Ghost hunters, both amateur and professional, returned to the Rensselaer campus again this October to experience the legend and lore of the Institute’s nearly 200-year history. For the second year in a row, the Rensselaer Student Union sponsored “The Spirits of Rensselaer” Haunted Historic Ghost Tour. The 90-minute walking tour, a collaboration of the Union and the Original Albany Ghost Tour, took paranormal enthusiasts, young and old alike, through the lower campus. Guides told the history of the university through the spirits that may still inhabit it today.

“People are fascinated by the idea of ghosts and spirits, especially during the month of October. The RPI campus has a long history of being haunted and people love to hear the stories behind the hauntings,” said Paul Nooney, one of the tour guides. Nooney, who works in the First-Year Experience Office, has been leading ghost tours for nine years with his paranormal partner, Maeve McEneny, program coordinator for the Albany County Convention and Visitors Bureau.


This year’s tours kicked off in early October with a special event—a ghost hunt in Rensselaer’s most haunted building, West Hall.

This year’s tours kicked off in early October with a special event—a ghost hunt in Rensselaer’s most haunted building, West Hall. A team from the Tri-City New York Paranormal Society, along with representatives from the Union and Public Safety, spent the night in the historic structure (formerly the Troy Hospital) with “the latest in ghost hunting technology.”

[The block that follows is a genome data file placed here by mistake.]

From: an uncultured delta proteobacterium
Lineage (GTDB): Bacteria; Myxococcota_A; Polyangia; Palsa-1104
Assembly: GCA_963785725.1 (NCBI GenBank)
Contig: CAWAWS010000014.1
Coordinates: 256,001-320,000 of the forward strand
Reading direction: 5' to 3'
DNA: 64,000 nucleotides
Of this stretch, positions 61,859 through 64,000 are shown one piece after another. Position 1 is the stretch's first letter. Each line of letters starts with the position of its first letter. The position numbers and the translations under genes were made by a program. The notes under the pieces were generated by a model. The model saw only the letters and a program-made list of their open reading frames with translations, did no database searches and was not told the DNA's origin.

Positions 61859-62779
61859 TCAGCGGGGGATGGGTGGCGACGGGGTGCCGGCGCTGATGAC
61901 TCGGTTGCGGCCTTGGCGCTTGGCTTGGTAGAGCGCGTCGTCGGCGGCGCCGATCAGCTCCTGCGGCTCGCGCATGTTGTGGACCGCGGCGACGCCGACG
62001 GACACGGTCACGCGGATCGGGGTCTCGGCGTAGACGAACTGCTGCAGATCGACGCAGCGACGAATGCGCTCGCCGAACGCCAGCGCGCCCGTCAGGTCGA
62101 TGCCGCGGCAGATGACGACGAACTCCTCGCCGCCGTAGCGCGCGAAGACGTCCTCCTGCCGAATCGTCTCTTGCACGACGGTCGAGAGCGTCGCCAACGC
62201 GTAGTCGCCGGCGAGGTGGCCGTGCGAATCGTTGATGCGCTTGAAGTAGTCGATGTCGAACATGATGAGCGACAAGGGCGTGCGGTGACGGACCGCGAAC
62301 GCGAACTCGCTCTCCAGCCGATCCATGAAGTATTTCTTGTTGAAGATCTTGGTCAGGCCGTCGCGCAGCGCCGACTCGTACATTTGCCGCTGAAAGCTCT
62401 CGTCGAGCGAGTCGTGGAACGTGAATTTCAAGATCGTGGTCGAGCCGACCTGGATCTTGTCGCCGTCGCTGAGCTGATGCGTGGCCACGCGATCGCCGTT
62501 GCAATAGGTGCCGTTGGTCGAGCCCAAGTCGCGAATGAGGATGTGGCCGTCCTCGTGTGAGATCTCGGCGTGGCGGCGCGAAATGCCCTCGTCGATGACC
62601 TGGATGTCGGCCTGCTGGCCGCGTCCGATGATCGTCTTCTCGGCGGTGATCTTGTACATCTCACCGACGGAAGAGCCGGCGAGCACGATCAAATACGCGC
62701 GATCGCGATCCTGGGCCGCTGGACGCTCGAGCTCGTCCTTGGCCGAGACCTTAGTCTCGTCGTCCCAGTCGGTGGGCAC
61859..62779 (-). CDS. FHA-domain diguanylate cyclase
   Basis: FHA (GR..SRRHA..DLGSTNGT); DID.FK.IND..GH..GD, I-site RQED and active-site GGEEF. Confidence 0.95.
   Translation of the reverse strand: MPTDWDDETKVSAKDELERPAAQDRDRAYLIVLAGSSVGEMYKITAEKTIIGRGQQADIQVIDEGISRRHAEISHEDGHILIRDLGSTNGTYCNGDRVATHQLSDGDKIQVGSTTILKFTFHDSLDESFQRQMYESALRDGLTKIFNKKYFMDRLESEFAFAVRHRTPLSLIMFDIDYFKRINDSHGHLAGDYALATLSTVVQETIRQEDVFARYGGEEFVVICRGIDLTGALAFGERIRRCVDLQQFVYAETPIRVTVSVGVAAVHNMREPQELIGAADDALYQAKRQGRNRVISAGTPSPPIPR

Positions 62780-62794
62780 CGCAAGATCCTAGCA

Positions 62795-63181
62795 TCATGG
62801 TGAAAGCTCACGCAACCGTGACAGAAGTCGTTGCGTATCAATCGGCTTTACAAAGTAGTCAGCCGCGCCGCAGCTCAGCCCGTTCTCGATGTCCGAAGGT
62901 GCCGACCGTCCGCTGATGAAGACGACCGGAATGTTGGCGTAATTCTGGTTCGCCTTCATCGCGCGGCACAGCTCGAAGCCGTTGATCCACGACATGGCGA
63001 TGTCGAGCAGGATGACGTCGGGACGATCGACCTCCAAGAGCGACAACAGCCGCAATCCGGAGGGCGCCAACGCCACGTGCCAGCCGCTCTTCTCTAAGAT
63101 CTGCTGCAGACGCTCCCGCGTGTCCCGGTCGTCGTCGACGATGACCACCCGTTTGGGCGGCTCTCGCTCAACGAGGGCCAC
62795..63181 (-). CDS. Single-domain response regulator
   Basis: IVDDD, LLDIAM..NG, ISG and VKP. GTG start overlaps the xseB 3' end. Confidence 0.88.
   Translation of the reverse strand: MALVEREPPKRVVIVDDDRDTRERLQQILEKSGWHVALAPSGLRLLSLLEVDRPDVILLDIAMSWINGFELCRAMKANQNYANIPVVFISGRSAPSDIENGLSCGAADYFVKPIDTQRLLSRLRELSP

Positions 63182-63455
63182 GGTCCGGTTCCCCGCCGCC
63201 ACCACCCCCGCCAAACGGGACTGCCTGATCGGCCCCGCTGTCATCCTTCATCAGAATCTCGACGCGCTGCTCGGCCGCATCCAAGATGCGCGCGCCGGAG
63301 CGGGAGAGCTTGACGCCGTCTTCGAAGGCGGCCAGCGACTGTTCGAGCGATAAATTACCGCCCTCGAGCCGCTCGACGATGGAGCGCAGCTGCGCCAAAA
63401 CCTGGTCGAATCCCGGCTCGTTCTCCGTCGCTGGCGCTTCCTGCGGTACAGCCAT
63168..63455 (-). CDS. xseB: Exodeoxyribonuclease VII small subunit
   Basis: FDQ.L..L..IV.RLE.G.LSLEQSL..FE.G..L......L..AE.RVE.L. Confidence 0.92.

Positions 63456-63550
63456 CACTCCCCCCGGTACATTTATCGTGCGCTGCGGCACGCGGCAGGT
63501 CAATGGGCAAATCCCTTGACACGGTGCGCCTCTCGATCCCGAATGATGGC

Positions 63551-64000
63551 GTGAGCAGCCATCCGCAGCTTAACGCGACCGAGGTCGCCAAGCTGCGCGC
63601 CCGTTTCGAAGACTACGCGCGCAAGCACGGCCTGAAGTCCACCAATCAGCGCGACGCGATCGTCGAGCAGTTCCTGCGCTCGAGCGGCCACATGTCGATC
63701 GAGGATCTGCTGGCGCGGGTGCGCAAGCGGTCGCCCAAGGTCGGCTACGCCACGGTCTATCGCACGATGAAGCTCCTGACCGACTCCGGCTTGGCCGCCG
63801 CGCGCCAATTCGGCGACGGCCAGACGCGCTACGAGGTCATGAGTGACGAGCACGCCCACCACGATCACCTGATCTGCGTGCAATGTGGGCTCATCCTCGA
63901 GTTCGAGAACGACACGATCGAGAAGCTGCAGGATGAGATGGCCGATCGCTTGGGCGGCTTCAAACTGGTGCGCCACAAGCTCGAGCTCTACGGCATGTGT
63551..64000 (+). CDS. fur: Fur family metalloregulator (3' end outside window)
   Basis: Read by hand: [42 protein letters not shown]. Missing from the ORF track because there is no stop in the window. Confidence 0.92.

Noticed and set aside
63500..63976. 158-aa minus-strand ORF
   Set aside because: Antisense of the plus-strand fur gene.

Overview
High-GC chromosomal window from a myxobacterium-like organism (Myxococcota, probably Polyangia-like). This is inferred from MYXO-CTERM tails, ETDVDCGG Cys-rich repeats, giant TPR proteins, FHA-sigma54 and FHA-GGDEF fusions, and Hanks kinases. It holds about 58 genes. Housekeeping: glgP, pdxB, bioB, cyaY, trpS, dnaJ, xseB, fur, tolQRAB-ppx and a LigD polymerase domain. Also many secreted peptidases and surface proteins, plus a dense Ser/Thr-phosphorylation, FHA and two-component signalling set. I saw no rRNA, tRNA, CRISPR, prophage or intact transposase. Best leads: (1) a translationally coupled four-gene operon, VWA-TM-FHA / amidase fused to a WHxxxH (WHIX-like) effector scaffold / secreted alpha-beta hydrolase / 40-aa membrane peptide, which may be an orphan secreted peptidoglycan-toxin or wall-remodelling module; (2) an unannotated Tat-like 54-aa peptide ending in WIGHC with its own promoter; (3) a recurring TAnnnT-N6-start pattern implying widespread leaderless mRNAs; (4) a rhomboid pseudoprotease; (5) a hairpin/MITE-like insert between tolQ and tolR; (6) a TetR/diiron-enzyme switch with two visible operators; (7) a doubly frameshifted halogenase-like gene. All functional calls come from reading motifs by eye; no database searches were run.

The findings of this paranormal investigation will be revealed on Friday, Nov. 18, at 7 p.m. in the West Hall Auditorium. “We can’t wait to see the results,” said McEneny.  “We tell many stories of experiences people have had in the building on the tour and it’s exciting to think that people still have these encounters to this day.” Many ghost stories of West Hall surround a former nun at the Troy Hospital who has been dubbed “Nurse Betsey.”

Other stories on the tour tell of a ghost that lingers in Sage Lab, an old man’s spirit that paces within the Houston Field House, and a mysterious “voicemail from nowhere” that was left on a campus extension in 2013. Nooney and McEneny also told of some local hauntings in Albany and Troy, including a cemetery just outside the Troy city limits which is said to be one of the most haunted in the country. Several Capital Region ghost stories have ties to the Van Rensselaer family, including a mansion in Albany that was owned by the aunt and uncle of Rensselaer’s namesake, Stephen Van Rensselaer.

Guests who experience “The Spirits of Rensselaer” may not leave the tour convinced, one way or the other, that ghosts are real. But the tour reveals that the winding paths of Rensselaer’s campus and the structures that overlook the city have witnessed evolving history of Troy and the surrounding Rensselaer County.